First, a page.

The Bag Boy T-2000 features a pivoting front handle, which is designed to bring an element of innovation to an otherwise pretty standard soft-cover golf travel case. While the pivoting handle nominally reduces the strain on your arm as you pull the bag, it didn’t strike us as a monumental difference, and the handle actually makes it more difficult to make sharp course corrections or to pull up on the bag to stand it up. And as we found out, it already doesn’t stand up very well on its own.
An additional concern was that other than an excellent external pocket designed for a pair of golf shoes, there isn’t much storage space within the bag once a set of clubs is stowed inside. We were able to put in a couple of rolled-up sweaters (we’re suckers for buying logo gear wherever we travel), but not much else.
We usually celebrate the fact that Bag Boy is more open to experimenting with new ideas than other manufacturers, but this one didn’t really click with us. Couple that with a price that, while it is the lowest among the bags we’ve tested, is still pretty pricey for what performs like an ordinary 2-wheeled travel bag. Total this all up and we found ourselves being happy with, but not particularly excited about, the T-2000.
As an aside, is someone in product marketing at Bag Boy a fan of the old Wilson T-2000 tennis racquets (go Jimmy Connors!) or of Terminator 2 (the Cyberdyne Systems Series 1000 Terminator was referred to as the T-1000…and was better known for being liquid metal)?
DESIGN AND CONSTRUCTION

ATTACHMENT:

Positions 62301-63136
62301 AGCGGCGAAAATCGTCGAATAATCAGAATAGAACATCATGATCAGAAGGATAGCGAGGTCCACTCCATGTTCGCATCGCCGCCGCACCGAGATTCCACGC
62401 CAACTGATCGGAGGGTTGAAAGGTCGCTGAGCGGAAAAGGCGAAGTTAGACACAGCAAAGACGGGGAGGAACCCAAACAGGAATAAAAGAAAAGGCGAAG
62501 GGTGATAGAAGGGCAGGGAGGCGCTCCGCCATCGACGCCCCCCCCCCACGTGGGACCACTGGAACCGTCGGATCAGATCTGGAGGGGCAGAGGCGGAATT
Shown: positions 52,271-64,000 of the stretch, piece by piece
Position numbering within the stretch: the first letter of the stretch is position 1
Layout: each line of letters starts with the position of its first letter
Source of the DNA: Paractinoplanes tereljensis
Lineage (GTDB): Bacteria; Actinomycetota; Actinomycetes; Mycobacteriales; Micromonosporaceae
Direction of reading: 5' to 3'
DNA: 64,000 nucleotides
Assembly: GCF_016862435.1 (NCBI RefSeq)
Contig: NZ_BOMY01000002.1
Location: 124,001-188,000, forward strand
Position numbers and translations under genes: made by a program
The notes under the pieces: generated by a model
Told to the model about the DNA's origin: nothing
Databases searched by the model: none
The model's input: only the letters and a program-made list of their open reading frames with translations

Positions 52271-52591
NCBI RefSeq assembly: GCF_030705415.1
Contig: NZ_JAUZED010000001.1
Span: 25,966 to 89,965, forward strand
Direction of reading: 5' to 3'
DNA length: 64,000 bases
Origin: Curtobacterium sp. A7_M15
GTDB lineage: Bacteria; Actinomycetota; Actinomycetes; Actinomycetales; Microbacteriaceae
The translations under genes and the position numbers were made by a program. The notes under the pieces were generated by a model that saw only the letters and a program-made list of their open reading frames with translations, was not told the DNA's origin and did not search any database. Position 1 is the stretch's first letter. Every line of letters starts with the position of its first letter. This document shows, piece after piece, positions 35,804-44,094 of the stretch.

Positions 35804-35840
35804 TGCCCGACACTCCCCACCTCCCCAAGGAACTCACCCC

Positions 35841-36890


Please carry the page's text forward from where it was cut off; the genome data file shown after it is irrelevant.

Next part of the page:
The Bag Boy T-2000 is made of 1680d nylon. Those of you who are not fabric experts may wonder if this is good or bad. Your friends at Critical Golf are here to help. The “d” is an abbreviation for the Denier count, which measures the fineness of a fabric. The Denier count is simply the mass (in grams) of 9,000 meters of the fabric. In practice, rather than actually hauling out 9,000 meters of fabric (which is about 5.6 miles), they use 900 meters and multiply by 10. A higher Denier count implies a denser weave, which would translate to greater durability. 1680d is toward the upper half of the scale among what you would find in luggage – high-end models tend to be in the 1800d-2500d range.
Bag Boy has positioned a hard PVC-molded plastic back at the bottom rear of the T-2000 to provide protection and stability, but at only about 19 inches long, it’s much shorter than the backing found in competing products such as the Club Glove Last Bag (which is approximately 28 inches long). In addition to the obvious fact that there is less protection for the bottom of the bag, the shorter backing means that the bag doesn’t stand up very well on its own – so you’ll have to lay it down if you need to use both of your hands for something else (like digging out your ID when you’re checking in at the airport).
While Bag Boy provides a decent amount of padding at the top of the T-2000 to protect the heads of your clubs, there is no padding on the bottom two-thirds of the bag. Dual two-way zippers run the length of the bag, providing easy access to the contents.
The design of the Bag Boy T-2000 also includes: